Patients who overdose on opioids get them again, study shows

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BOSTON – Most patients who receive drugs to treat chronic pain and overdose on opioid medications still get the addictive synthetic opiates through their doctors, a new study shows.

The 12-year study released Monday by the Boston Medical Center tracked almost 3,000 people who were treated in an emergency room or hospitalized for overdosing on prescription opioid painkillers. Researchers led by Dr. Marc LaRochelle, a BMC doctor, found that 91 percent of patients who had overdosed still received prescriptions for the same drugs, including 70 percent who got them from the same doctor. Those who continued to use the painkillers after overdosing were twice as likely to overdose again, the research showed.

“It is unclear if the physician who prescribed the medication was notified when their patient experienced an overdose event, which is important to note,” LaRochelle said in a statement about the study. “As a provider, this is troublesome because this is information that I need access to in order to best treat my patient.”

More than 1,200 drug users died from opioid overdoses – including heroin – last year in Massachusetts alone, according to state figures. Physicians have been challenged to balance drug risks with benefits for chronic-pain patients when it comes to prescribing synthetic opiates, which can lead to heroin abuse. Potential solutions include better communication between hospitals, doctors and prescription-drug monitoring programs, according to the BMC statement.

The study, which was partly funded by the federal Health Resources and Services Administration, was published in the Annals of Internal Medicine.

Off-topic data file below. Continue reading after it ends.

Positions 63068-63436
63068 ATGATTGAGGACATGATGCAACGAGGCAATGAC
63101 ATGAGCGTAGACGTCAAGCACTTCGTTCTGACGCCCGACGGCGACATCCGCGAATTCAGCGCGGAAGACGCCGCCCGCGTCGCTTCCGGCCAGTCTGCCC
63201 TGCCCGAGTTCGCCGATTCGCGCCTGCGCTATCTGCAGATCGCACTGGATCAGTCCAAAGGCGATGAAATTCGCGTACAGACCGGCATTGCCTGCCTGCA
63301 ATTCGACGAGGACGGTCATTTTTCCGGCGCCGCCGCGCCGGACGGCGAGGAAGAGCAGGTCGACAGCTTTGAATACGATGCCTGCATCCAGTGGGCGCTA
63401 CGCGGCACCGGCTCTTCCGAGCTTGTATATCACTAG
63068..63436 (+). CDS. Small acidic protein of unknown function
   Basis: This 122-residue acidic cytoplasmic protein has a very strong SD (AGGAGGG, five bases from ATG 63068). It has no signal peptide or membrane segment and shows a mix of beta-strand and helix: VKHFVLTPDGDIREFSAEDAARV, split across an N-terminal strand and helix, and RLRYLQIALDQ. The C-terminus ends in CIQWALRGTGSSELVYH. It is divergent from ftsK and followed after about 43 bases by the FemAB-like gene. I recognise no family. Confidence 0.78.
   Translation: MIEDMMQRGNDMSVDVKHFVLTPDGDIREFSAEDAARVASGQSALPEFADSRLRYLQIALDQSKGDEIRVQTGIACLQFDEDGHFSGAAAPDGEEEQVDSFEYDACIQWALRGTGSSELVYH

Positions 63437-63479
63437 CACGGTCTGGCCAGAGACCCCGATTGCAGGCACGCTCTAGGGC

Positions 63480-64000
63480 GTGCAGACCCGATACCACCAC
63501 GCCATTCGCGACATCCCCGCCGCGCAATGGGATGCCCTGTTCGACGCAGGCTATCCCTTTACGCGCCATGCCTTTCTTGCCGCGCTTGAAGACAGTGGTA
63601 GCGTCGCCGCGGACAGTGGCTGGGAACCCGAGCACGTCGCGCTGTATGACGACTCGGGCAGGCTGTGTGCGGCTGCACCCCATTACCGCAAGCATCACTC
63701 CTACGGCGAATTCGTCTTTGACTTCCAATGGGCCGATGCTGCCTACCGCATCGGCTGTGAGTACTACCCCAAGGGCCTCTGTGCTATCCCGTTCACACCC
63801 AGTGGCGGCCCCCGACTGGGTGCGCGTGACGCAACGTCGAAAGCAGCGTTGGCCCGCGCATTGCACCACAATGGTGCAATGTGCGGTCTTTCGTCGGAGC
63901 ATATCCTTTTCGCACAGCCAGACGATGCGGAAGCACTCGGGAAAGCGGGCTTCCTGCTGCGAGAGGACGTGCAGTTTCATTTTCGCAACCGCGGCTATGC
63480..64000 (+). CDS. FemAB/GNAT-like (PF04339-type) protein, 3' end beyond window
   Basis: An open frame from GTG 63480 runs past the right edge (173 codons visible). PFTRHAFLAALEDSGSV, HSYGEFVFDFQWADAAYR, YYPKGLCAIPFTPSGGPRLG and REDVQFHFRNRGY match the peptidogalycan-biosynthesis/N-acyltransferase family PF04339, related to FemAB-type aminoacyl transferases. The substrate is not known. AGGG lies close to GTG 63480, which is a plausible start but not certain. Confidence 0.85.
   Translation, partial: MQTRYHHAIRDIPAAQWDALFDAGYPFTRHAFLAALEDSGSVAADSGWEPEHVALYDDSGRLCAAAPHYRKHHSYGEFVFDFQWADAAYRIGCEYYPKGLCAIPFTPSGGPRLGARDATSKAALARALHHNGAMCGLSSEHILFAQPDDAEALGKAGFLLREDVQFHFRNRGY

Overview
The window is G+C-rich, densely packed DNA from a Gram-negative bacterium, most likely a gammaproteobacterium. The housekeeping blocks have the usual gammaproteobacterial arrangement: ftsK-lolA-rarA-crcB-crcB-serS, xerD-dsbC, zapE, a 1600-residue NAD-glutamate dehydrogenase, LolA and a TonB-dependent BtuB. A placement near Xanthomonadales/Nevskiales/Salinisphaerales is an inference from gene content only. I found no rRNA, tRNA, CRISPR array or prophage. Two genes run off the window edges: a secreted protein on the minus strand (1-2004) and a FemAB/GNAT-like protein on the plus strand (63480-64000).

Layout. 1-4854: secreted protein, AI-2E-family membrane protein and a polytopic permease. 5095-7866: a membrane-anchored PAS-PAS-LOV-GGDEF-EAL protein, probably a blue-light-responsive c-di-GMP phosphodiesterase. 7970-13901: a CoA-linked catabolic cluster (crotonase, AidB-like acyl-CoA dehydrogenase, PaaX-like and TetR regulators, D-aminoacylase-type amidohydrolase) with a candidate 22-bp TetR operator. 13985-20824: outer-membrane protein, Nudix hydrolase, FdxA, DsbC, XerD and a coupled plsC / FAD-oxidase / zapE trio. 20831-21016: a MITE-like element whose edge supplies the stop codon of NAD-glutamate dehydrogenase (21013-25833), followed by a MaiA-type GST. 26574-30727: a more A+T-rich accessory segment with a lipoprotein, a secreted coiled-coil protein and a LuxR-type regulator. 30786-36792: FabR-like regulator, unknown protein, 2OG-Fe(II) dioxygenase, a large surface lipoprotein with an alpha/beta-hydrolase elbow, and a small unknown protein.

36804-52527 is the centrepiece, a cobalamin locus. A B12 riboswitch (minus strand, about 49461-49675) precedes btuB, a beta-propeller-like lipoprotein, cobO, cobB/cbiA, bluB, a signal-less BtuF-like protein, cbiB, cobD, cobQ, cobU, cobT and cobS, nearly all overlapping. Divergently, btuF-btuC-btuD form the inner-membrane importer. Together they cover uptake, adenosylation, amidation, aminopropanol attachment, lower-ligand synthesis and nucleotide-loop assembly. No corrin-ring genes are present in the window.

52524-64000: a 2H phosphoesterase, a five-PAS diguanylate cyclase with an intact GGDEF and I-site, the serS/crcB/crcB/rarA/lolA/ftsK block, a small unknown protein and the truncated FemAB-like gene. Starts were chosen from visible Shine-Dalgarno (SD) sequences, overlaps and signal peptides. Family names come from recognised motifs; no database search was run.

An epidemic of opioid abuse and related deaths has gripped much of the nation since at least last year. Massachusetts Gov. Charlie Baker made it a focus of his administration’s first year, and proposed measures to deal with addiction, including letting doctors hold patients for as long as three days in involuntary confinement if they are deemed to be a threat to themselves.

On Monday, state lawmakers pushed forward a less-stringent proposal that would not let doctors hold patients involuntarily. The measure from Democrats in the House of Representatives also would curb another major provision of Baker’s measure by limiting new opioid prescriptions to a seven-day supply; Baker had sought a three-day cap. The House bill also would let doctors require substance abuse tests for anyone admitted to an emergency room because of an overdose.

Legislative responses to the epidemic partly reflect rising public concern and awareness of the issue. On Monday evening, the Home Box Office, or HBO, cable network broadcast “Heroin: Cape Cod, USA,” a documentary exploring addiction in the Bay State vacation hot spot.

Contact Kara Bettis at [email protected] or on Twitter @karabettis.